Almost all junior level exit interviews have these standard responses:

1.    Am leaving for better prospects

2.    I don’t see a future here

3.    I am being paid better

4.    I am at the same position for the past many years

It’s possible that these statements could be completely true. But what if they are notWhat if these statements are assumptions and not factsHow do you test each of these for factual accuracy? The answer to all of these questions is HAVE A CONVERSATION WITH YOUR MANAGER. This is by far the simplest solution to career management and development and surprisingly the one most often ignored. 

“Leaving for better prospects” is an assumption that there is no future growth in the role or for the individual in the company. Similarly, “I don’t see a future” is again an assumption. The worst assumption though is the one on salary. It is very possible that in a given role someone offers a better package than the one an employee is currently receiving. But is the increment for the same roleor for an enhanced one? If it is for the same role, then the increment is not going to last very long. Every company, no matter which industry, has a limit to how much they will pay for a role.

When the ceiling is hit, the salary is frozen, or the position is repurposed. The question to ask yourself is, will I be able to qualify for an enhanced role in a new organization? Sometimes the answer stems from being delusional about one’s capabilities.

We believe we are super performers for whom no role is too small, nor any responsibility too large to shoulder. We consciously refuse to see our own shortcomings. Jedi Master Yoda tells the young Skywalker “do not underestimate the power of the dark side…” and in senior management the dark side is the TITLE and the perceived POWER that comes with it. In my career of over 3 decades, I have only encountered one individual who refused to take on additional responsibility or carry a title that he believed he wasn’t capably of justifying. On the other hand, I have had several who left stating that they were clearly made for more than I was willing to offer, or the organization was willing to give.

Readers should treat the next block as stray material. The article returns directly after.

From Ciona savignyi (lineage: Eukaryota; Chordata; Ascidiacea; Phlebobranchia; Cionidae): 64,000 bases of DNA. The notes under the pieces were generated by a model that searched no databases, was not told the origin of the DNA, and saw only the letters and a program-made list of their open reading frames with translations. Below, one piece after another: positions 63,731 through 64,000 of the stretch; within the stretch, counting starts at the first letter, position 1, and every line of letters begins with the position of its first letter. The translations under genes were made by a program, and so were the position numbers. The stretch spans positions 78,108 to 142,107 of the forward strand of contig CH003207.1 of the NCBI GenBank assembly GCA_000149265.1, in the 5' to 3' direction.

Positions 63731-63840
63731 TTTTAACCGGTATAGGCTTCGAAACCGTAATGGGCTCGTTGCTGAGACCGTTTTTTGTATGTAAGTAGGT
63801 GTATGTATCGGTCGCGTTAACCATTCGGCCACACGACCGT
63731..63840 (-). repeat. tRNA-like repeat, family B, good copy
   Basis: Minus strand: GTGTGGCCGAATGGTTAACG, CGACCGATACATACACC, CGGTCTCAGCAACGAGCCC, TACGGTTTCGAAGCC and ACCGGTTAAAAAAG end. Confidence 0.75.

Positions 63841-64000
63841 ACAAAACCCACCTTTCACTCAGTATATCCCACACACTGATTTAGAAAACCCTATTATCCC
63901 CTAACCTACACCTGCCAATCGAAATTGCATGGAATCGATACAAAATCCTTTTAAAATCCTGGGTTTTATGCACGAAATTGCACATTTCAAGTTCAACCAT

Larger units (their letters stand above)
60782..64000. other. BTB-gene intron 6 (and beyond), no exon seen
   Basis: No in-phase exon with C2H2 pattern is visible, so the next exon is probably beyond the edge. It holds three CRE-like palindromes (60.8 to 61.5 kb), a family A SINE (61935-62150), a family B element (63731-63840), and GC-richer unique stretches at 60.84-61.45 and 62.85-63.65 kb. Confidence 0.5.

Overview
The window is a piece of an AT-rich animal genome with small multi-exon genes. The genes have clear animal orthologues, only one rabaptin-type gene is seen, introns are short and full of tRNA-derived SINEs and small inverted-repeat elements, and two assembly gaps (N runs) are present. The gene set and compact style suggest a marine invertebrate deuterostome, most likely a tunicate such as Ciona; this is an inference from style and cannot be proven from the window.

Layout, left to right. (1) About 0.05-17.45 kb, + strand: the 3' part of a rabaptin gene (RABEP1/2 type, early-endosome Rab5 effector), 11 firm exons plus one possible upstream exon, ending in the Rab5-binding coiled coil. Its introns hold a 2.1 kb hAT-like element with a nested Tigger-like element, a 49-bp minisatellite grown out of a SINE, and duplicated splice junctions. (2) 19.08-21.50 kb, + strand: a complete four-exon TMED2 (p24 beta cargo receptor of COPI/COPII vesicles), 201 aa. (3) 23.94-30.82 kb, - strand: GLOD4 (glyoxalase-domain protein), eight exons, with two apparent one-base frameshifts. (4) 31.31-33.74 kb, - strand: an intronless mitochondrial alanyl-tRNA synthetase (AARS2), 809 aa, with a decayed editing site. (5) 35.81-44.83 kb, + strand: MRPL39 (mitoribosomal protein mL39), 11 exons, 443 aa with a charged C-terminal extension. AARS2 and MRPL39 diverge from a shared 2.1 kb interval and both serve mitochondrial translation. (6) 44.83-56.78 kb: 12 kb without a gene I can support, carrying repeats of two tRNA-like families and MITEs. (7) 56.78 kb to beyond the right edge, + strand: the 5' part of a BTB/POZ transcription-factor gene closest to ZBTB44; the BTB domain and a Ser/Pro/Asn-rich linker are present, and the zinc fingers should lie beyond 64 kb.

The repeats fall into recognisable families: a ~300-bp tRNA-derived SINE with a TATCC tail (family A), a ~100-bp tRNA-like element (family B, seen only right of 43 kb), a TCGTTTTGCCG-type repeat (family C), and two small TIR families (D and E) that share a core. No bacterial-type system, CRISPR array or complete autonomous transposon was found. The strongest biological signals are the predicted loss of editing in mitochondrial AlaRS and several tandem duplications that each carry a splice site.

Today, the same individuals continue to struggle with their careers. Some have abandoned paths they pursued diligently for decades and have struggled to gain acceptance in their new avatar. For the one who refused to take on the additional responsibility, he remains valued in the role he continues to be in. 

It is important to be focused on growing your career, but it is even more important to remain clear on career growth drivers. A salary increase or ‘Outstanding’ rating are NOT indicators of successful careers. Believing you are ready for more without truly testing yourself only leads to disasters. You need to assess your skills and your readiness for the future before believing you are ready to take it on. If you don’t, you will hit a roadblock in your career, and it will be at this point that you will revisit this article and try to understand it, again!